Iran's proposal on nuclear program 'falls short,' U.S. says
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WASHINGTON (CNN) -- The United States on Wednesday said Iran's proposal to the United Nations about its nuclear program "falls short of the conditions set by the Security Council."
It was the first U.S. response to Iran's announcement this week about a proposed package of incentives, offered by the U.N. Security Council's permanent members and Germany, to get the Islamic republic to halt its uranium enrichment program.
The United States and other nation's suspect Tehran is interested in developing nuclear weapons. Iranian officials have insisted that their nuclear program is solely for generation of power and that they have no ambitions to build nuclear weapons.
Iran's top nuclear negotiator, Ali Larijani, said this week his country was willing to immediately resume talks about its nuclear program, but he did not address the thorny issue of whether Iran would suspend enrichment activities. Enrichment is critical in the making of nuclear weapons.
State Department acting spokesman Gonzalo Gallegos said: "We acknowledge that Iran considers its response as a serious offer, and we will review it. The response, however, falls short of the conditions set by the Security Council, which require the full and verifiable suspension of all enrichment-related and reprocessing activities."
Gallegos added, "We are consulting closely, including with other members of the Security Council, on next steps."
Among the proposed incentives are offers to improve Iran's access to the international economy through participation in groups such as the World Trade Organization, and to modernize its telecommunications industry.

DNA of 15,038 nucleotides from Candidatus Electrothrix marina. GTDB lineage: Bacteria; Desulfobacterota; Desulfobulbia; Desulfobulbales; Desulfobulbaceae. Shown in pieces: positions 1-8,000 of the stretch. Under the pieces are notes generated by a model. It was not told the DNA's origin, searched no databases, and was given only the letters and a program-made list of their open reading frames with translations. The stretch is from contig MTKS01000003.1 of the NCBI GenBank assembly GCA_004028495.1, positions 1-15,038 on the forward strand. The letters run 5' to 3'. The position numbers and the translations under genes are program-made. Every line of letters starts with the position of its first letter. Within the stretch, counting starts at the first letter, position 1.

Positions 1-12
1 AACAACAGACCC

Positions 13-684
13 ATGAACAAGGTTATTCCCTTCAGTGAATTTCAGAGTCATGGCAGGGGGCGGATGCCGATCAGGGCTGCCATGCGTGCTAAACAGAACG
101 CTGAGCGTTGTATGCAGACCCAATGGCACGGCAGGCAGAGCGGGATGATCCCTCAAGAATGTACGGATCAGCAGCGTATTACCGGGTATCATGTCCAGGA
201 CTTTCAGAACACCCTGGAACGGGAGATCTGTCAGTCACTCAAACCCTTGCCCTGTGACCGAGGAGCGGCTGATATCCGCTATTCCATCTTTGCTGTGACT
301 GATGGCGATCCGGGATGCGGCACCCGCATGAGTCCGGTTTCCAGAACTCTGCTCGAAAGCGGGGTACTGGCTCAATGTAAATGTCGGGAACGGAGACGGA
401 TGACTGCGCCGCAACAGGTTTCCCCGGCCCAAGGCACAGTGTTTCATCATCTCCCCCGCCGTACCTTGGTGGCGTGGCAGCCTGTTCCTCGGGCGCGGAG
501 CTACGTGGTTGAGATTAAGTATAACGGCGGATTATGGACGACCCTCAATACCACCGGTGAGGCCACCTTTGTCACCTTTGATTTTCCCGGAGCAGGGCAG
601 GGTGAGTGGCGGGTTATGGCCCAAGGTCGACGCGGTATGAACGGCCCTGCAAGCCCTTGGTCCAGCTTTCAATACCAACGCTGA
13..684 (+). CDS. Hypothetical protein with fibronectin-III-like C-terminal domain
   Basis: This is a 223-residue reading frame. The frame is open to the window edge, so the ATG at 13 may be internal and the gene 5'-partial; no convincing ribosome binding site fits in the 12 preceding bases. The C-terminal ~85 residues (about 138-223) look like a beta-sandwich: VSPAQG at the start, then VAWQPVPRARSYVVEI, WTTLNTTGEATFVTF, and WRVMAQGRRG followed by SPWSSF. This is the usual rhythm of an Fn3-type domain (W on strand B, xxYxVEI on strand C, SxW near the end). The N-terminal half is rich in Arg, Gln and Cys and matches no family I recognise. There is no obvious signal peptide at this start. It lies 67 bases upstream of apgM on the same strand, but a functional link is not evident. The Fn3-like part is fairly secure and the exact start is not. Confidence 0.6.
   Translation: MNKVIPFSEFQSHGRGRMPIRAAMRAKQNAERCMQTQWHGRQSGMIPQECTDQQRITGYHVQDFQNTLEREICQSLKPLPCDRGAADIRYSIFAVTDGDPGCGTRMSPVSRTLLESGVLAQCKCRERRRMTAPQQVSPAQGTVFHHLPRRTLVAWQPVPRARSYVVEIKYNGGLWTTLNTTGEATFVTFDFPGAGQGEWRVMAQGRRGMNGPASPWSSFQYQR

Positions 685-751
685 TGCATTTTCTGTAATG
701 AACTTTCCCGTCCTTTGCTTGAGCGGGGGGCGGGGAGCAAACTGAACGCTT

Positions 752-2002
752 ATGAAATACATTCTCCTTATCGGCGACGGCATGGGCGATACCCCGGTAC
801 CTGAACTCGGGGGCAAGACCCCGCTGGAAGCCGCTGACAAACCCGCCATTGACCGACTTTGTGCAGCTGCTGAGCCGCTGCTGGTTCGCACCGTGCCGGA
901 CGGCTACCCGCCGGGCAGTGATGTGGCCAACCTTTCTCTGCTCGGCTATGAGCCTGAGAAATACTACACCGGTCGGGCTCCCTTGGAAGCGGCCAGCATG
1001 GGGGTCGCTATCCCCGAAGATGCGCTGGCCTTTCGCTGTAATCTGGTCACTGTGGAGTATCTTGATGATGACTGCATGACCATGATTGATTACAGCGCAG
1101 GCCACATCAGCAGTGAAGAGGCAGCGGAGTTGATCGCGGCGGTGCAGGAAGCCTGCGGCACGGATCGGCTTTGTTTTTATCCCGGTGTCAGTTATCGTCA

The incentives also mention the possibility of lifting restrictions on U.S. and European manufacturers wanting to export civilian aircraft to Iran.
Under a proposed long-term agreement accompanying the incentives, the six nations proposed a "fresh start in negotiations."
Bush: 'Iran part of problem'
The Bush administration reiterated Monday that Iran must adhere to the August 31 deadline under U.N. Resolution 1696 to halt uranium enrichment or face U.N. sanctions.
During a news conference Monday, President Bush blamed Iran for the recent fighting between Hezbollah guerrillas and Israel and suggested that nuclear arms in the region would greatly increase tensions.
"Iran is obviously part of the problem," Bush said. "They sponsor Hezbollah. They encourage a radical brand of Islam. Imagine how difficult this issue would be if Iran had a nuclear weapon.
"So, therefore, it's up to the international community, including the United States, to work in concert for effective diplomacy. And that begins at the United Nations Security Council," Bush said.
Earlier Monday, Iranian state television reported that the country's supreme leader, Ayatollah Ali Khamenei, said Tehran will continue to pursue nuclear technology and not give in to "arrogant powers and the U.S." (Full story)
Khamenei's remarks came a day after Iran's armed forces tested surface-to-surface missiles Sunday in the second stage of war games near its border with Iraq.
The Security Council incentives proposal includes promises that the United States and Europe will provide civilian nuclear technology and that Washington will join direct talks with Iran. Tehran says uranium enrichment does not violate any of its obligations under the Nuclear Nonproliferation Treaty, and that its nuclear program aims to produce electricity.
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